While temperatures were above freezing at the surface at the time of the sleet, in the low 40s to be exact, the temperature graph shows that there was a shallow layer of subfreezing temperatures just above the surface. That layer was cold enough for some rain to freeze into sleet.

– Meteorologist Ava Marie, 11/13/2012 1 pm


Glancing Blow Wednesday
November 7, 2012

The nor’easter is out there but just far enough away so as to not be a major headache for the Chesapeake Bay region.

A beautiful satellite image of today’s storm, about 150 miles off the south New Jersey coast at midday.

The surface analysis above corresponds to the satellite image. The central pressure of the storm is approximately 29.53 inches. Winds close to the coast are gusting in the 20-30 mph range. Off shore steady winds are blowing in excess of 35 mph.

As was the thought yesterday, areas west of the Bay will be on the outer fringes of the precipitation shield with generally less than a half inch of rain likely. Some snow could develop although accumulation will likely be limited. Paved surfaces are still quite warm and melting on contact would prevail in most if not all areas around Baltimore. The northeast corner of Maryland and the DELMARVA Peninsula will be the most likely areas to experience any accumulation. The computer forecast below is an indication of the snow potential from this storm.

This storm will be a more significant problem for for New Jersey, New York and southern New England because of ongoing recovery efforts related to hurricane Sandy.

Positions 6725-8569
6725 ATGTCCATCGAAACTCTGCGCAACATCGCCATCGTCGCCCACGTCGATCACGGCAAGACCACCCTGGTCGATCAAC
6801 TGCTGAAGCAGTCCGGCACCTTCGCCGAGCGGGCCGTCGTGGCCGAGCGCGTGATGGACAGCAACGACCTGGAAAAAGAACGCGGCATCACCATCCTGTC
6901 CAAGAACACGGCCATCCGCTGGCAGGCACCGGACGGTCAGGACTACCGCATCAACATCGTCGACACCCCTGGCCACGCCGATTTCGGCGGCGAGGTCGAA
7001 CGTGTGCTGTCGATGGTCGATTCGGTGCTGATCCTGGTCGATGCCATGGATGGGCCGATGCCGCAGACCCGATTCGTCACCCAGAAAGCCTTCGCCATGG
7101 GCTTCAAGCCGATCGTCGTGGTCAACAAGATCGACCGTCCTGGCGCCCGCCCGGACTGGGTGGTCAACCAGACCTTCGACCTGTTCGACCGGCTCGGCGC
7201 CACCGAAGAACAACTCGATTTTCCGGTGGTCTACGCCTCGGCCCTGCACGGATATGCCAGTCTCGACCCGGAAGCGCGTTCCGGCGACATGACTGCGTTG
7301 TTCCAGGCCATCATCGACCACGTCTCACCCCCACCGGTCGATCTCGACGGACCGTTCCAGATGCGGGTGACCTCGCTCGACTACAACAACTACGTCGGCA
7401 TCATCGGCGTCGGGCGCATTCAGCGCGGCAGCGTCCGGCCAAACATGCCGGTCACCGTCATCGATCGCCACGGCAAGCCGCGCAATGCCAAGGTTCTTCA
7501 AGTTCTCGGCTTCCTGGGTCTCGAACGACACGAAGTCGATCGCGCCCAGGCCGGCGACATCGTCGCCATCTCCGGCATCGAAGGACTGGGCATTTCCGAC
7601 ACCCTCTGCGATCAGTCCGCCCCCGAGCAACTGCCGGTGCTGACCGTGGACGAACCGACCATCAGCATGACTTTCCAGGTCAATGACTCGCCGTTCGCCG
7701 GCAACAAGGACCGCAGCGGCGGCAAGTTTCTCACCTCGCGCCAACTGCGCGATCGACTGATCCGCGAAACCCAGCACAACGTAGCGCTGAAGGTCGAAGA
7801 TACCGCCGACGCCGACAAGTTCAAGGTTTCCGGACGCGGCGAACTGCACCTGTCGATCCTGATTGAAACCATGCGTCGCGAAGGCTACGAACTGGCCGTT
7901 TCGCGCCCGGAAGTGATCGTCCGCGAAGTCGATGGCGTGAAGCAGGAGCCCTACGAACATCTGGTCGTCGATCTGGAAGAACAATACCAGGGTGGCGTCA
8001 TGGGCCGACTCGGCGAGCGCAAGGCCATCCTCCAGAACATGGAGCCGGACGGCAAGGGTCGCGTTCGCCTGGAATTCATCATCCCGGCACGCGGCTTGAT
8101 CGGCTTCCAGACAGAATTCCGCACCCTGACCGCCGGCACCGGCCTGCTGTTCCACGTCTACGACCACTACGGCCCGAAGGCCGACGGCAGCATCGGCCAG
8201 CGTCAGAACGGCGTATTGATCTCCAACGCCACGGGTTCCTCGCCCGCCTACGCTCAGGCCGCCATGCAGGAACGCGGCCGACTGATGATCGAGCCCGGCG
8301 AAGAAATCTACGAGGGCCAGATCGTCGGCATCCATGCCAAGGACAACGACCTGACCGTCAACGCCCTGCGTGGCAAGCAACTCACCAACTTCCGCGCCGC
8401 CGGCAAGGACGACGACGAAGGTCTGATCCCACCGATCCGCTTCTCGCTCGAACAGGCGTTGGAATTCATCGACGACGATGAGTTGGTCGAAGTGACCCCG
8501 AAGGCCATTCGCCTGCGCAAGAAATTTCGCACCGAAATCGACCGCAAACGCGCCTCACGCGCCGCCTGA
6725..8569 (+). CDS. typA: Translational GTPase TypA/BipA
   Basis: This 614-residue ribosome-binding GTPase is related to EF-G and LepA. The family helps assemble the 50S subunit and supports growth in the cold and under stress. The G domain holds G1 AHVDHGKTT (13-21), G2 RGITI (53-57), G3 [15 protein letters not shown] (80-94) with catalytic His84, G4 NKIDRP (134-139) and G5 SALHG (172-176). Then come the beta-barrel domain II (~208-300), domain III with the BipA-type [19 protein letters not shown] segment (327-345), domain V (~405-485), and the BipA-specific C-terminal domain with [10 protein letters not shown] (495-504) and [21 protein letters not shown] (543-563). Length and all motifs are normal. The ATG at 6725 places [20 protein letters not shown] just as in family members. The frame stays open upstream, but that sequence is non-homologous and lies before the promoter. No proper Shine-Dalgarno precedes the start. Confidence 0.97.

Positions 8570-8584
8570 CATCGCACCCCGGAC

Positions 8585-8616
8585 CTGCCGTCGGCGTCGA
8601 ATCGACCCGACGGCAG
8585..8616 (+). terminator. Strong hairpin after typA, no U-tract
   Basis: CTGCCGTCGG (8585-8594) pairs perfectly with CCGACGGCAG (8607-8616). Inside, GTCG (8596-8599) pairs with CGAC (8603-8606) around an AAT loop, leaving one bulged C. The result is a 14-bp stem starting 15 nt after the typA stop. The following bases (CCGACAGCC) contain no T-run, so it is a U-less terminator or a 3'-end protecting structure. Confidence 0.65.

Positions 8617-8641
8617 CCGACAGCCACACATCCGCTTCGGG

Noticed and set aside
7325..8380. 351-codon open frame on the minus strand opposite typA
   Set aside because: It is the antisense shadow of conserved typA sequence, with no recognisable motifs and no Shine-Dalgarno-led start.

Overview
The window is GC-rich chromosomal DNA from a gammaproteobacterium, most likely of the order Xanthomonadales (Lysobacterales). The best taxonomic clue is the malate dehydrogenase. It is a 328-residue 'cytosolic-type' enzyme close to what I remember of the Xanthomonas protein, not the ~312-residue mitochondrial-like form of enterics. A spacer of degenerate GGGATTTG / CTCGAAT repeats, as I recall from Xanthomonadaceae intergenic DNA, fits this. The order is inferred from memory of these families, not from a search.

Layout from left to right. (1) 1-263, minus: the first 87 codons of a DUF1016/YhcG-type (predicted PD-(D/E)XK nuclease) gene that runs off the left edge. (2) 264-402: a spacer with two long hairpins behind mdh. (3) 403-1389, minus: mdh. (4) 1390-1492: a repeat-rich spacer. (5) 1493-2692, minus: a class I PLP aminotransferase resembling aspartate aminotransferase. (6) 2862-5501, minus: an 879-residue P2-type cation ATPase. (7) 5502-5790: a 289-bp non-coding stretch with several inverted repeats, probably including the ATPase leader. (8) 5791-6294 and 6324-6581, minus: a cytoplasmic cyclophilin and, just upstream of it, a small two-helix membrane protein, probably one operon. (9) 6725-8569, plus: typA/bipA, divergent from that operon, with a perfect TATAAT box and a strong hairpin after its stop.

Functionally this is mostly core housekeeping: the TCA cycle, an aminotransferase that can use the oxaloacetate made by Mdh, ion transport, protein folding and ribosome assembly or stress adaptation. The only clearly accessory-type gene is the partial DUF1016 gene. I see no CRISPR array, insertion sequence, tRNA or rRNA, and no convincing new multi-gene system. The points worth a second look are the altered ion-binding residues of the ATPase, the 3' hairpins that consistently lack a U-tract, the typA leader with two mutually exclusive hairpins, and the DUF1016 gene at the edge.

The upshot for the Chesapeake Bay region? We have been fortunate to be on the less severe side of two, close spaced, major storms. Can that kind of luck hold up into and through the winter?

Check out the latest forecast at

John Collins

New Storm Targets The Coast
November 6, 2012

A beautiful sunrise Tuesday morning but a little chilly with temperatures dipping into the 20s.

A new storm is developing and all signs point to a nor’easter.


The clouds associated with the developing storm are just south of the Chesapeake Bay region.

Surface Weather 5:21am, Nov 6, 2012

Source: NOAA

Low pressure will shift eastward to the southeast Atlantic coast, turn to the north and strengthen. Computer models seem to be settling on a solution that would position the storm center just far enough off the Mid Atlantic coast Late Wednesday that the Baltimore/Washington metro areas would be on the western edge of the precipitation shield. If this proves to be correct, the heaviest rains of up to one inch are most likely east of the Bay.

Cold air on the west side of the storm is likely to allow for a chance of light snow or snow mixing with rain as the storm pulls northeast of the area late Wednesday.

The RPM/WRF model from WSI is on the aggressive side of the equation as far a snow is concerned. Keep in mind that the forecast map above represents one hour of accumulation and positions the storm center relatively close to the coast. Other models track the storm a bit farther east with a slightly reduced precipitation impact.

The storm’s wind field will likely bring blustery conditions to the area. The DELMARVA Peninsula should experience the strongest winds, especially along the coast.

Temperatures since Sandy moved through the area have been colder than the seasonal average. There is light at the end of the tunnel in that regard. By the weekend, temperatures should moderate to above average with dry conditions.

Check out the forecast any time at

John Collins